As a mom, I thought I had at least this one nutritional fact down cold. Dairy is great, right?
I recently started doing some social media work for the National Dairy Council, talking about the benefits of dairy. I’ve always believed dairy was part of a well-balanced diet. After a recent blog post about my love for all things dairy, I was shocked by the response. There were dozens of comments from readers who told me that dairy was not good for me, and that I was doing my family and myself a disservice by including milk, cheese and yogurt in our diets. Intrigued by the response, I asked professionals from both ends of the spectrum to share their thoughts on role of dairy in our diets and whether or not it’s beneficial.
Does dairy cause inflammation?
Naturopathic Doctor Krista Moyer says that milk can cause inflammation for people who are sensitive to dairy. The Dairy Research Institute states that less than 3 percent of all infants and young children are allergic to dairy, and 80 percent of them outgrow the allergy, or at least develop a tolerance of it by age 4. However, it’s a different story for adults. The problem isn’t an allergic reaction to dairy, it’s a reaction to the lactose that can cause cramping, bloating nausea and other less-than-ideal symptoms. In fact, “less than 40 percent of people in the world retain the ability to digest lactose after childhood,” according to an ABC News report. So it’s not uncommon for adults to have a bad reaction to milk and dairy.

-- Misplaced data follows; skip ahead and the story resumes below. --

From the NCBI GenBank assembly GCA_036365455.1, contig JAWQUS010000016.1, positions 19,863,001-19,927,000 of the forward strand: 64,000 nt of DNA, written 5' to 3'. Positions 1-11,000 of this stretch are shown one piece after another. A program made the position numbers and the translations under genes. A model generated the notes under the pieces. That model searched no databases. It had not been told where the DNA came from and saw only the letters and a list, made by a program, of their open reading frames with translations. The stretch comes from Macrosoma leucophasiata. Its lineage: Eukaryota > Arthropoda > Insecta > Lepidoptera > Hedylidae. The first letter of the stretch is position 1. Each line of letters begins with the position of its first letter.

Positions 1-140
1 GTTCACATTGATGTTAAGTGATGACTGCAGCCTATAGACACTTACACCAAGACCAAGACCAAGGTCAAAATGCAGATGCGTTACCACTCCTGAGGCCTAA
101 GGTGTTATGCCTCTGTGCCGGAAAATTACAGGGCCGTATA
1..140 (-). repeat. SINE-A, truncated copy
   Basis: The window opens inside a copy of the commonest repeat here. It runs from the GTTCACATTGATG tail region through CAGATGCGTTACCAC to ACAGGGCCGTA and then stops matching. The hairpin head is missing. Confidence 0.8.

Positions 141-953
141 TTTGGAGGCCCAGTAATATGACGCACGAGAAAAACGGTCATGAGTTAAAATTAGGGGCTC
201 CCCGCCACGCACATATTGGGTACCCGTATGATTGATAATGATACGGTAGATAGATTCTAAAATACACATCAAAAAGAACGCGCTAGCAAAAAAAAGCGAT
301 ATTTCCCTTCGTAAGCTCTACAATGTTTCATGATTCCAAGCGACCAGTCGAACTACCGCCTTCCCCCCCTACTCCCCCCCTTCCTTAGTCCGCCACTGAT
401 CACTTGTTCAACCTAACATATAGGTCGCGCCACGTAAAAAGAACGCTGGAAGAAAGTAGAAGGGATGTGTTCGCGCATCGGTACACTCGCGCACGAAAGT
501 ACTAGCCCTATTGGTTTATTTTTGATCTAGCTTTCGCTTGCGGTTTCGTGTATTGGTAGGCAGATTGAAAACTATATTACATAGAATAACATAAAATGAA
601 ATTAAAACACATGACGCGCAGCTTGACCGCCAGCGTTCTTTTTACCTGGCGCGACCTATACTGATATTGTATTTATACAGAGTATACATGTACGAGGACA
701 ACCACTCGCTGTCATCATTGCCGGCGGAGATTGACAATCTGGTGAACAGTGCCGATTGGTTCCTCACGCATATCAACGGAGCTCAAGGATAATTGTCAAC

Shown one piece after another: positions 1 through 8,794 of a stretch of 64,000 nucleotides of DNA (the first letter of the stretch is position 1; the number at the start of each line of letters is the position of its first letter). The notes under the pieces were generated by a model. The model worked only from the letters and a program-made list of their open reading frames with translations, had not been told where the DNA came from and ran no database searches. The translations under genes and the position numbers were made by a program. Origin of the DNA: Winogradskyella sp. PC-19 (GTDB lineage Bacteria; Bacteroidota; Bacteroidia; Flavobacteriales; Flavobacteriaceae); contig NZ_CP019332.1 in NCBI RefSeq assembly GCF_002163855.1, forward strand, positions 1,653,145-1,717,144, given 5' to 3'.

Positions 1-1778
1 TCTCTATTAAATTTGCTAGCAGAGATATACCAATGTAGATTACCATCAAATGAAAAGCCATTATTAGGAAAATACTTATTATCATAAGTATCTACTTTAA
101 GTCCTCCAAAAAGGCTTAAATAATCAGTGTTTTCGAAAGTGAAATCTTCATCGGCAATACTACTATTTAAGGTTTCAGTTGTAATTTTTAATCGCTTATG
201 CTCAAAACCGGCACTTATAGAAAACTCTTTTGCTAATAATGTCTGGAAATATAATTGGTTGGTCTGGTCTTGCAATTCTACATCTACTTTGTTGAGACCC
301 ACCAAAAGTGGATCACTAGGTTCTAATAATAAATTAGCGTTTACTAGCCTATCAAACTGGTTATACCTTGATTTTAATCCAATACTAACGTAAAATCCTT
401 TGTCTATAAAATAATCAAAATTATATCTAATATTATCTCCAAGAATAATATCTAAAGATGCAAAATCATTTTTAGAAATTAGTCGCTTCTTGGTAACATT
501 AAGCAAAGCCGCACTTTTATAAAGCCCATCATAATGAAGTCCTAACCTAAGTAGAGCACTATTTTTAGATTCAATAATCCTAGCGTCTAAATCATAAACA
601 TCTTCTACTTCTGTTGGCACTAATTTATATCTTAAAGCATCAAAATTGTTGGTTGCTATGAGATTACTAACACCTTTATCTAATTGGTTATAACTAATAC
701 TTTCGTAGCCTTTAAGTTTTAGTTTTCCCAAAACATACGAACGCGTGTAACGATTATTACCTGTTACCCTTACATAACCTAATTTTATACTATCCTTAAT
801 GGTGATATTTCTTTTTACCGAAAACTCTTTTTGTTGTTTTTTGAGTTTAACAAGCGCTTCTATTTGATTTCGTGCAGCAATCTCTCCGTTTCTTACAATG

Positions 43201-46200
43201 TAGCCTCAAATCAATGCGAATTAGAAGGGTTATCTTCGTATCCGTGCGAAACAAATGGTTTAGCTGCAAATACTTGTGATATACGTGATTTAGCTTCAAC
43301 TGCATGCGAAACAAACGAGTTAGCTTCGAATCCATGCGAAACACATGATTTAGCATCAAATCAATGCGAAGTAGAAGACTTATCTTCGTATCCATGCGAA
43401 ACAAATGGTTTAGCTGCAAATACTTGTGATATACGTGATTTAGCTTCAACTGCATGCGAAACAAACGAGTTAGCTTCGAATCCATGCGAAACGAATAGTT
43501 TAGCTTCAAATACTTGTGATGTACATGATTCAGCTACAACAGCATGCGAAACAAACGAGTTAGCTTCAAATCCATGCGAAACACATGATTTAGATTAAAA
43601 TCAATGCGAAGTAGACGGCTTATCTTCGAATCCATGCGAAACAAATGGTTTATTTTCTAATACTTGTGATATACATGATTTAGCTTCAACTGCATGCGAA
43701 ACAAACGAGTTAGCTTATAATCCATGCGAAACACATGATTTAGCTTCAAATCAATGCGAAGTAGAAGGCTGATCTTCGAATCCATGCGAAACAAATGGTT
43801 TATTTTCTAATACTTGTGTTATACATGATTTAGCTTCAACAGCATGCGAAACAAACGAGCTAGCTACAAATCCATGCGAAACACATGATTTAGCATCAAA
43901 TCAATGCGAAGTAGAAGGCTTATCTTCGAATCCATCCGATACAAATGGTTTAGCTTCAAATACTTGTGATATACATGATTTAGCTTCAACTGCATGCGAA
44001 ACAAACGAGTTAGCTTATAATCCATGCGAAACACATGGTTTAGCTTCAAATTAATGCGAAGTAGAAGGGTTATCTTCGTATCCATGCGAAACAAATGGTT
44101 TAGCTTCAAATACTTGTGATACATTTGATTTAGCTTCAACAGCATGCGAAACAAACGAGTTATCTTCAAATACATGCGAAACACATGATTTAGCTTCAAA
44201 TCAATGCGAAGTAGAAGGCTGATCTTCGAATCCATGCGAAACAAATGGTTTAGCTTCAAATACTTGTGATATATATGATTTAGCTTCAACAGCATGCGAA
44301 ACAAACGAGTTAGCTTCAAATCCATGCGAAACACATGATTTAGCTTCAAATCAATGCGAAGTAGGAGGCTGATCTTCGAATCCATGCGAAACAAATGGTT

Does dairy cause athma, colds and sinus infections?
Holistic nutritionist Nancy Guberti says that dairy can exacerbate cold and sinus symptom in patients who are intolerant of dairy. Some research indicates otherwise. “Research shows that milk is not associated with mucus production, asthma or the common cold,” says Midwest Dairy Council registered dietitian, Stephanie Cundith. “While people may perceive that certain foods can trigger asthma, research has shown that in reality, food-induced asthma is very rare.” Some studies even suggest that milk consumption could play a role in asthma prevention.
Does dairy contribute to weight loss?
“Some studies have shown that, yes, it does contribute to weight loss,” Dr. Moyer says. But Dr. Moyer cautions that some dairy products have a high fat content and can contain sugars or artificial sweeteners that might increase appetite. (Look for a low-fat or fat-free organic milk to give you the necessary nutrients and extra energy without packing on the pounds.)
Family physician Rallie McAllister says that “there is evidence that consumption of dairy products promote weight loss.” A study in the International Journal of Obesity found that people who consumed more dairy weighed less and had more muscle mass than those who consumed less dairy. Particularly the calcium found in milk is said to be responsible for the production of fat cells that aid weight loss.
If you’re ready to ditch the dairy, try these dairy-free milk alternatives!
Do you have a question about dairy? Leave us a comment below!
Disclosure: Beth Engelman is currently working with the National Dairy Council on their social media campaign. They did not compensate her for this article.